i don't know about "bounce" mode, but my 2yr old Senco came with the "automatic trigger", meaning that it will fire nails rapidly whenever the bail is pushed _and_ the trigger is pulled. you, as an amateur, do NOT want this, you will never master it.
fortunately, Senco offers a modified (semi-auto) trigger free of charge. get it, use it, problem solved. some guns have a "selection" feature, dunno what that is or if the HF guns use it. watch those toes with an automatic nailer, --Loren
Senco will send you a restrictive (single fire) trigger free for their framing nailer if you don't want the bounce fire (or, it may be the other way around, I got mine a couple years ago and don't remember now). I really don't like bounce fire, it's too easy to shoot a nail somewhere you didn't want it to go (e.g. your leg). Roofers like 'em, but I really can't see the need for it in framing.
This is a safety issue, contact HF and ask for a restrictive trigger. They should send you one for the asking. It's cheaper to send you a trigger than to deal with a lawsuit.
When you use one, make sure nobody's in line with it. I've had occasions where I've hit a bit of weak wood and shot a nail THROUGH the wood and across the room. Now it's probably not going fast enough after splintering a 2x4 to do a lot of damage, but it's bound to be annoying.
Paul Amaranth wrote:
Apparently you've never looked down the plate of 50ft of unailed wall studs or had a quarter acre of subfloor sheathing to nail off. You learn to appreciate bounce fire guns real quick if you use them to make a dollar. I've been framing houses for a dozen or so years and no nails in my leg yet (knock on wood!). Personally I'd find the restrictive trigger a total pain in the ass, but I can see how others opinions would differ.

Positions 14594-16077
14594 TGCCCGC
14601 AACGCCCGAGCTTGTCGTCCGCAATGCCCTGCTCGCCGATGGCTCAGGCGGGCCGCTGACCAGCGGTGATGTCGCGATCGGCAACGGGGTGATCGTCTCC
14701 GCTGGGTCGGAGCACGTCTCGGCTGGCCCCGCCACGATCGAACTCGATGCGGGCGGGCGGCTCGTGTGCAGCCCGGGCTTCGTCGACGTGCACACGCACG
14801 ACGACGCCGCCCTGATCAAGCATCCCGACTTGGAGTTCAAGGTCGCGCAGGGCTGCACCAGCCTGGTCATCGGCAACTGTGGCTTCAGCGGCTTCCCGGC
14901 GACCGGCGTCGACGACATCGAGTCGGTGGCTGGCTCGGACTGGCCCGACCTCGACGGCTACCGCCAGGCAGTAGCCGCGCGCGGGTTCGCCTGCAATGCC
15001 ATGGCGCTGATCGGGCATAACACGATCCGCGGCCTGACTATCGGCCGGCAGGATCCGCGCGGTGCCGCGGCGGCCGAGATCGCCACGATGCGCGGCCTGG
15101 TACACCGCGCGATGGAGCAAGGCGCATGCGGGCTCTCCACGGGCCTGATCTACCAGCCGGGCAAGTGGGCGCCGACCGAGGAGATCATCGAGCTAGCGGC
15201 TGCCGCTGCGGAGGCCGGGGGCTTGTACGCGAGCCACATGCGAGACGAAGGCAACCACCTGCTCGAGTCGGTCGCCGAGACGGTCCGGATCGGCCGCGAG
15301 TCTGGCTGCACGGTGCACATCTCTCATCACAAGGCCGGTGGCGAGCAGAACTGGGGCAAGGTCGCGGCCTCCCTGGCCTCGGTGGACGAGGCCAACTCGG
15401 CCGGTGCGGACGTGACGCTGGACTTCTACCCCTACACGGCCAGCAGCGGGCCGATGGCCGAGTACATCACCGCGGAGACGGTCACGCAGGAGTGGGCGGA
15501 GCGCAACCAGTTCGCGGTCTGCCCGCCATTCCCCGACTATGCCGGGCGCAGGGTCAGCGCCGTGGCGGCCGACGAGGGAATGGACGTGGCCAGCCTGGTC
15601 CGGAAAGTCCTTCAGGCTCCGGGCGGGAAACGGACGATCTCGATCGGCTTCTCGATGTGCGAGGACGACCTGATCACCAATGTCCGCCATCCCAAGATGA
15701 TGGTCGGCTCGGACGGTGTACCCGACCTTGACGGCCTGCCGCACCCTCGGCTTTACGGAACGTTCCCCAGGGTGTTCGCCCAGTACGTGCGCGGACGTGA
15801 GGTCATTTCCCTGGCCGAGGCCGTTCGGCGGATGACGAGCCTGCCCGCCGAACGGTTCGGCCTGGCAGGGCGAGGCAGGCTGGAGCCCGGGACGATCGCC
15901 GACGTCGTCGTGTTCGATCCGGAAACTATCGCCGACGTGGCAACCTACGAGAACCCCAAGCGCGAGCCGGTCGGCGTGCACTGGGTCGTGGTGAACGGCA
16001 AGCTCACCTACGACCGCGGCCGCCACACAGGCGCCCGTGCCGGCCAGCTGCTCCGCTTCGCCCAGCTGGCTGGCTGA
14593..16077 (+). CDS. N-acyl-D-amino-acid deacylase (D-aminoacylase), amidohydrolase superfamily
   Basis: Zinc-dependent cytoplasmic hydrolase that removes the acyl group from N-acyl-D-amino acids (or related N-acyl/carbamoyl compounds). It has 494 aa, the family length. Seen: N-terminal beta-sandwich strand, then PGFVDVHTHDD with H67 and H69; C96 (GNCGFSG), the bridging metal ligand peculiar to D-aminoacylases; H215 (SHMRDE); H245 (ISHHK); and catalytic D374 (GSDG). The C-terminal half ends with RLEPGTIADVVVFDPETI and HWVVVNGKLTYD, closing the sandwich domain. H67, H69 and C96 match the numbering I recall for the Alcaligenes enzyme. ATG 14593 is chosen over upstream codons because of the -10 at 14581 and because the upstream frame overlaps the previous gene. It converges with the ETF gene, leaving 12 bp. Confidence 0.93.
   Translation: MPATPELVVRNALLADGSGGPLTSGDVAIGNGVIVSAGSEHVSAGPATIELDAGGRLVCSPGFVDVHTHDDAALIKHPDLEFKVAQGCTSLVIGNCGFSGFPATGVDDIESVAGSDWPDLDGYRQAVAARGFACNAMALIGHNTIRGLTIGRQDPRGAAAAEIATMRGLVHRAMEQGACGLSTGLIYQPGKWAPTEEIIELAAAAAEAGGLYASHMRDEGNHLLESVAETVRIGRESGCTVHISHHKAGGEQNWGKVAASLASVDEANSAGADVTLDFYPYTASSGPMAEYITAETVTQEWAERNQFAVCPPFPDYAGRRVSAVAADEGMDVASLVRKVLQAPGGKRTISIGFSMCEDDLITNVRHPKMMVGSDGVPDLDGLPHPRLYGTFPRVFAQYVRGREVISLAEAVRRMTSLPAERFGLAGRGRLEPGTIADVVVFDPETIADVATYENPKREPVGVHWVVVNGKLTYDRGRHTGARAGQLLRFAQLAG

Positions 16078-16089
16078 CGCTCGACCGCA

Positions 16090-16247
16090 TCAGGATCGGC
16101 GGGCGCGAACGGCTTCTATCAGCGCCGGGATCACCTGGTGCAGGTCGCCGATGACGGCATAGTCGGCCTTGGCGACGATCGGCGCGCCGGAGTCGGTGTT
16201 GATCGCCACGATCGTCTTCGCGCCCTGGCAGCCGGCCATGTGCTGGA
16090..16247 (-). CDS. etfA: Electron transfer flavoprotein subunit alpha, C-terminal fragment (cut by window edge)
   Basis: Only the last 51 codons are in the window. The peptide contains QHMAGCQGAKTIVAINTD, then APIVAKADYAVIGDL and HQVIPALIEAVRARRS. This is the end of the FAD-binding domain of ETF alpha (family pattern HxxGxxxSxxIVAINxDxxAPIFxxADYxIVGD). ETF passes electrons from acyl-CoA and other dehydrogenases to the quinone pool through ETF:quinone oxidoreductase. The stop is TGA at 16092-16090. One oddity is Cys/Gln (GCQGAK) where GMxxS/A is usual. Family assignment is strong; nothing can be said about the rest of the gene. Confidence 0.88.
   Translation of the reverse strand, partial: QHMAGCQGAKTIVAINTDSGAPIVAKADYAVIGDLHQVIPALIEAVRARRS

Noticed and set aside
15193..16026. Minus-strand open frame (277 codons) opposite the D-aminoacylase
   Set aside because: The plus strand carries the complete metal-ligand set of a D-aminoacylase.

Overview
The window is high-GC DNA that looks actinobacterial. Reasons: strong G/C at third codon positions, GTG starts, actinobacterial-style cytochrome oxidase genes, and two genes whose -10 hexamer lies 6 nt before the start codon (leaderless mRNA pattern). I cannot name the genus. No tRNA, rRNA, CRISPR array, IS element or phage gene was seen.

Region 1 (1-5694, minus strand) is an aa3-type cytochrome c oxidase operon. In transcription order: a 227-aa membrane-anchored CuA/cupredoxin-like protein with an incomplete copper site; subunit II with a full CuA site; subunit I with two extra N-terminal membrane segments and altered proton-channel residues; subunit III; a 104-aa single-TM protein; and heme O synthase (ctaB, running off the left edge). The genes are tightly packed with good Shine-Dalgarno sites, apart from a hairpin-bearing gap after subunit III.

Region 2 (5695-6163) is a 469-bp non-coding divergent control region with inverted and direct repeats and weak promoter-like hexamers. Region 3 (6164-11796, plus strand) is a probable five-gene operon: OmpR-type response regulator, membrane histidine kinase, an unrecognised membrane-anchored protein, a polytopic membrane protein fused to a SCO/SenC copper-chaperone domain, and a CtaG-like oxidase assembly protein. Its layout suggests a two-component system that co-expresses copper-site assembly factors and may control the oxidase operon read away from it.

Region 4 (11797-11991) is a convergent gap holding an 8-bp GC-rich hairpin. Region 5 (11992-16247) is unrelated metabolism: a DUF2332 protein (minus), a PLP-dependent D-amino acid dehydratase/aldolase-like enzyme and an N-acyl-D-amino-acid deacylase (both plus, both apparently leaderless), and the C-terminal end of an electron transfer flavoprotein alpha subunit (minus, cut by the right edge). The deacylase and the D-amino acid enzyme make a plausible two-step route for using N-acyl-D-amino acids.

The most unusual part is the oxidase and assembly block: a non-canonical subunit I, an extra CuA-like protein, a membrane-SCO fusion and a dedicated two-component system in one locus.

Don't know much about the Harbor Freight guns, but I do know the restrictive trigger is becoming de facto standard for all new guns in the near future. It appears as if the makers are voluntarily sending out all new guns with the restrictive trigger in place. You'll have to convert it to bounce fire yourself. They've spent a fair amount of money advertising the "benefits" of the restrictive trigger. Must be some liability issues that put their panties in a bind.
Most nails lose a fair amount of steam in the first few feet of freeflight. Still, best not to have any of your soft tissues in the path if you can help it.
Dick Streff wrote:
I was using a bounce nailer putting some blocking between studs, about chest high. I ws nailing the left side, so I had the gun in my left hand and was holding the block with my right. Just before bouncing it I thought "My hand probably shouldn't be there". Well, I don't aim as well with my left hand as I do with my right and the gun hit the edge of the stud. The nail ricocheted off and went right into my hand. The immediate feeling was impact, not penetration. But as I looked at my right hand, there was a nail sticking in it. Well, through it, actually - between the index and middle fingers.
Pulled it out and put a band aid on the hole. _Very_ little bleeding. I was _really_ lucky - think about it, the hand has bones, tendons, nerves, arteries and the the nail missed everything! The hand was a little sore/stiff for a day or so, that's it.
You can believe that I'm a lot more careful when I'm bounce nailing. I'm also very aware of others close by who are bouncing. Especially since I'm talking about a Habitat project where nobody is a professional. Most of the guys pick up the gun and say "How do you work this?". Makes one a little nervous.
Stay safe, Bob
I was thinking of getting either the 28 or 32 degree gun from HF, but since I only saw the 30 degree nails at Lowes, that's what generated my original question. I didn't see any 28 degree nails at Lowes, but all the other dimensions stated for the HF guns matched up, diameter, length, etc., except for the 30 degree. Don't know if they were bound by wire or paper, tho.... Ken.